Pine Barrens Commission Determines That Range Reopening Constitutes "Development"

COMMENTARY
by John Palasek

On Wednesday, June 16th, the Pine Barrens Commission (PBC) declared that the reopening of the Suffolk County Trap and Skeet Range constitutes "development" under Article 57 of the Pine Barrens Protection Act of 1993 and ordered that in order to remain open, the County must apply for a "Hardship Exemption" from this very Commission.

The vote, 3 "Yes", 1 "Abstention" and a "Did not Vote" from the County representative, ends an over four-year battle proving that we, the residents, were right all along and that the range should never have been allowed to reopen at all.

The Heart Of The Issue

Before the Pine Barrens Commission was the issue of reopening the facility in what is designated as the Core Preservation Area of the Pine Barrens.  New York State Environmental Conservation Law should have prohibited this from happening.  The Pine Barrens Protection Act of 1993 clearly prohibits "development" in the Core Preservation Area of the Pine Barrens.  This law defines defines "development" as: "The reestablishment of a use which has been abandoned for longer than one year".

The range was closed for a period of 4 years and 9 months - far longer than one year.  Because the facility is a "non-conforming use of a property" (the land on which it sits has been zoned as "residential since before its existence) and was inactive for longer than one year, the facility is legally deemed to have been abandoned.  No activity of any kind relating to the intended use of the facility was conducted during the time it was closed and the reopening of the facility is in violation of the criteria for “development” as stipulated under the Pine Barrens Protection Act of 1993 as well as that of New York State Law.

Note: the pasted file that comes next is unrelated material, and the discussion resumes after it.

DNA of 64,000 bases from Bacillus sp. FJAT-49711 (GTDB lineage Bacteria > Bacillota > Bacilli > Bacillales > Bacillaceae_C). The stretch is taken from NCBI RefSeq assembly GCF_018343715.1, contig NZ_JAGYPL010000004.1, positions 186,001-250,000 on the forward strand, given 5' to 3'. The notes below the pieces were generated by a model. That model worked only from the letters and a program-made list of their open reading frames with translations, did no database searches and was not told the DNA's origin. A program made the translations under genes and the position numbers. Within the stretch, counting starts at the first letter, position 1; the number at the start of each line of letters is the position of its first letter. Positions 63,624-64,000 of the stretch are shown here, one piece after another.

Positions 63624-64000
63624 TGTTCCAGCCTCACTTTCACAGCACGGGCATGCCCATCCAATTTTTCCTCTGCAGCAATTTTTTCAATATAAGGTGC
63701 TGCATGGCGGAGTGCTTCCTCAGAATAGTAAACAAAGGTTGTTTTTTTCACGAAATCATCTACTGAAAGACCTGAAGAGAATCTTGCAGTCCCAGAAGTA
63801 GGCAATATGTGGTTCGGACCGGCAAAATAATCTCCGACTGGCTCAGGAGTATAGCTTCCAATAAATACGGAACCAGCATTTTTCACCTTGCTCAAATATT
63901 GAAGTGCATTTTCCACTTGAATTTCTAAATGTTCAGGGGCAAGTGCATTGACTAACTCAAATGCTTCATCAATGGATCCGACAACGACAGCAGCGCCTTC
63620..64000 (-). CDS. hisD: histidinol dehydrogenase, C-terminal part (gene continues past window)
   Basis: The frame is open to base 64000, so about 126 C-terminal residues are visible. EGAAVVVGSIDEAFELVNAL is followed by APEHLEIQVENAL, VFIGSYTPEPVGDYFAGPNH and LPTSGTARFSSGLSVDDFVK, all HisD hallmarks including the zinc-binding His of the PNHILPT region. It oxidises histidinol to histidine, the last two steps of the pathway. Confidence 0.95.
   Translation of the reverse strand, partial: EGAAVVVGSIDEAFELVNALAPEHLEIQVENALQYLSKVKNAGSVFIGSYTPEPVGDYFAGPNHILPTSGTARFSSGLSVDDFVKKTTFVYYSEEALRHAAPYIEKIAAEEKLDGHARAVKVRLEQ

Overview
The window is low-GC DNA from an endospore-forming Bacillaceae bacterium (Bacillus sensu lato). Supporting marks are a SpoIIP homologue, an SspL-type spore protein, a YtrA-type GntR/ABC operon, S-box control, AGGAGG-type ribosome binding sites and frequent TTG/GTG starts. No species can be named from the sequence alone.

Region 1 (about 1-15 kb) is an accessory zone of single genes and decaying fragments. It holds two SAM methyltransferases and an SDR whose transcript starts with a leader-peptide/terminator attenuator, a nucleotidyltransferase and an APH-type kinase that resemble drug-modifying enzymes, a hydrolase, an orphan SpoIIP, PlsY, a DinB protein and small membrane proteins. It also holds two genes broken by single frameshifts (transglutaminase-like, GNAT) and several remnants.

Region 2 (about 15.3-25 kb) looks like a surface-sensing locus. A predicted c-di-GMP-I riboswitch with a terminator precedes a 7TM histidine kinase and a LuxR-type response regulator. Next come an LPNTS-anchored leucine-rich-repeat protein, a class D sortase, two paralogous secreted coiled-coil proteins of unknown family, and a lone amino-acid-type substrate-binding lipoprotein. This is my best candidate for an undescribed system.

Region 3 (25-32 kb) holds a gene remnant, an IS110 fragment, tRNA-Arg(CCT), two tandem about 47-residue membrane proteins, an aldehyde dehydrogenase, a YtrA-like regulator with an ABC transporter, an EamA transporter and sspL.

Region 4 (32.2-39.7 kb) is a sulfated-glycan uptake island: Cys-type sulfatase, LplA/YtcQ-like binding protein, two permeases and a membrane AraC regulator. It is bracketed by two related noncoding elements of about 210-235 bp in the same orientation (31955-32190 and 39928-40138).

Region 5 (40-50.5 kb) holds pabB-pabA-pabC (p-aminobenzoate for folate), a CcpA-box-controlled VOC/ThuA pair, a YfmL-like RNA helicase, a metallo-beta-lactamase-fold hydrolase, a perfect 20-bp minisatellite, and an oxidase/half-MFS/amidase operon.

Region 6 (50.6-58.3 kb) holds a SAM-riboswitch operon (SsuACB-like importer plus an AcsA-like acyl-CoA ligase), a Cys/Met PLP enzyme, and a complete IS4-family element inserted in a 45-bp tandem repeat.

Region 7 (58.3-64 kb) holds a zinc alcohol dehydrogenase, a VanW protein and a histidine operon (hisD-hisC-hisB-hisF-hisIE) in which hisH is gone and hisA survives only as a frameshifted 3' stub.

Our community has argued this point since before the reopening and has been met with resistance all the way, particularly by those in power who shepherded the range back into existence.  The election of Brookhaven Town Supervisor Mark Lesko along with two new East-end Supervisors (Riverhead and Southampton) brought change to the "old thinking" and it was Mark Lesko who quickly grasped the issue and lent his support to bring it to a vote of the Commission. 

At the June meeting of the PBC, Mr. Lesko brought forward a motion to resolve that the range be deemed "development" under the Pine Barrens Act and he was supported by Riverhead Town Supervisor Sean Walter and Southampton Town Supervisor Anna Throne-Holst.

The Town Supervisors all voted "Yes" while PBC Chairman Peter Scully abstained and the Suffolk County representative to the PBC, Carrie Meeks-Gallagher "Left the Room" and did not cast a vote.  The resulting 3-1-0 vote brings vindication to those who fought so hard to have the issue determined on the facts rather than on the misrepresentations and half-truths of those who ignored the law and forced the range back into existence. The  vote also directs the County to appear before the PBC and apply for a "Hardship Exemption" if it wants to have the range remain in operation.  However, the County once applied for such an exemption back in 2004 but withdrew its application in 2005 when it learned that the PBC, not the County, would be the "lead agency" overseeing the reopening of the range.  Exactly why the PBC's oversight proved problematic to the County is unknown, but the withdrawal of their application nullified the County's opportunity for a Hardship Exemption at that time.

It is highly unlikely that such an exemption will now be granted and the range now faces permanent closure.